NEW YORK (Reuters) - Bank of America (BAC.N) is moving its $19 billion 401(k) plan to its own Bank of America Merrill Lynch institutional retirement platform early in 2015, six years after the bank bought Merrill Lynch.
Bank of America’s 401(k) plan, which serves more than 300,000 participants, is currently managed by Fidelity Investments.
The company will move the plan in-house to administer as one of the final steps of transitioning a number of its financial benefit plans to one platform, a spokesman said.
Fidelity will continue to oversee the administration of Bank of America’s defined benefit pension plan and transferred savings account defined contribution plan, a Fidelity spokeswoman said. Furthermore, Bank of America is moving its Countrywide Pension Plan participants into their defined benefit plan at Fidelity.
Bank of America’s 401(k) plan is the eighth largest in the United States in terms of assets, based on the bank’s most recent numbers, according to BrightScope, which tracks and rates retirement plans.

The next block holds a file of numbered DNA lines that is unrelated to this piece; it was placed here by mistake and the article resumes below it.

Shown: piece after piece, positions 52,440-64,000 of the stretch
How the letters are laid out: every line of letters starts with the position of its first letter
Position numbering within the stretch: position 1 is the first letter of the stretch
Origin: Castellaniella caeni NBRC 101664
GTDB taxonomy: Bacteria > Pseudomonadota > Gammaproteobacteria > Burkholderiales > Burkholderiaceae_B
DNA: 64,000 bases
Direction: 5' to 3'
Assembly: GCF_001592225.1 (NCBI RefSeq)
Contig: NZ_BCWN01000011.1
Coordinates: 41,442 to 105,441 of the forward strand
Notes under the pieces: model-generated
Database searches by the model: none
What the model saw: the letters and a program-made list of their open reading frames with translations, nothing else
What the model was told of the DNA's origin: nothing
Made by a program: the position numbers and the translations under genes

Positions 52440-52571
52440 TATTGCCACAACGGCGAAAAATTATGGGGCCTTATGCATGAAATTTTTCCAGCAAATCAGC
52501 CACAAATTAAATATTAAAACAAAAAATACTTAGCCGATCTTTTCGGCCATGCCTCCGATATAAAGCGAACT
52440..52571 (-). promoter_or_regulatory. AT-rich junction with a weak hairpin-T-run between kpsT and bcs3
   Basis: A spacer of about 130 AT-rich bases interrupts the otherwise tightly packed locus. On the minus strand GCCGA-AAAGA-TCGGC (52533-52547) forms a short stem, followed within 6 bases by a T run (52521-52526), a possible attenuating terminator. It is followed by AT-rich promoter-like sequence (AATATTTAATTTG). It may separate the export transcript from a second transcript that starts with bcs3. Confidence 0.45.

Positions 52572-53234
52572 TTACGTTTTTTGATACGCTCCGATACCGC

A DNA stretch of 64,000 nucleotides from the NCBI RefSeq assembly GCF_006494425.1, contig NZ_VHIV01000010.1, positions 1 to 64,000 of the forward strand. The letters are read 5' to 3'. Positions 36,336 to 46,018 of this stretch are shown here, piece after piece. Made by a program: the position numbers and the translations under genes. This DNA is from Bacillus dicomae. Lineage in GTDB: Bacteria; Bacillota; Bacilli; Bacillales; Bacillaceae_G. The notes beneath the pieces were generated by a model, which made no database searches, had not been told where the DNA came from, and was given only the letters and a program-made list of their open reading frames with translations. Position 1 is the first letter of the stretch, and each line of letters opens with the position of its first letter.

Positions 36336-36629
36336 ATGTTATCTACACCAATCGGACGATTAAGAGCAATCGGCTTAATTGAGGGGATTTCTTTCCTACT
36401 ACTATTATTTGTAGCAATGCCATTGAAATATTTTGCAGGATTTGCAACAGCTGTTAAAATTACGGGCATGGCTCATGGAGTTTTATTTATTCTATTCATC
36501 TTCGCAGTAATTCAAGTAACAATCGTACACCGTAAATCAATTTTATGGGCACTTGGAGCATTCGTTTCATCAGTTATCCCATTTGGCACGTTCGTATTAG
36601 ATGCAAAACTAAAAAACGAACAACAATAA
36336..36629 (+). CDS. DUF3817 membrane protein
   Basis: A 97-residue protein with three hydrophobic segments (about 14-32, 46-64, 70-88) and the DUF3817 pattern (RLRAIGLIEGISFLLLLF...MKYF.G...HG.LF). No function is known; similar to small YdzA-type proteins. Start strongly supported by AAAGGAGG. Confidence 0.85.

Wal-Mart Stores Inc (WFC.N) has the ninth largest plan with $18 billion in assets, according to BrightScope. With 1.2 million participants, Wal-Mart’s plan is the largest in terms of participants.
Bank of America’s announcement comes as Wal-Mart is in the midst of deciding whether to keep Bank of America Merrill Lynch as the administrator of its 401(k) plan, observers said.
The Bentonville, Arkansas-based retailer is talking to Wells Fargo & Co’s (WFC.N) retirement division about managing the program, which has been administered by Bank of America’s Merrill Lynch unit for 15 years, sources have told Reuters <ID: nL2N0EW1X3>.
“This takes out an obstacle for Bank of America in selling into the large plan market,” said Martin Schmidt, an independent retirement plan consultant in Chicago. “The fact that they are administering their own plan, and it’s not just a large plan, it is a jumbo plan.”
The Bank of America spokesman declined to comment on the Wal-Mart plan.
Editing by Bob Burgdorfer, Phil Berlowitz, Linda Stern, Leslie Gevirtz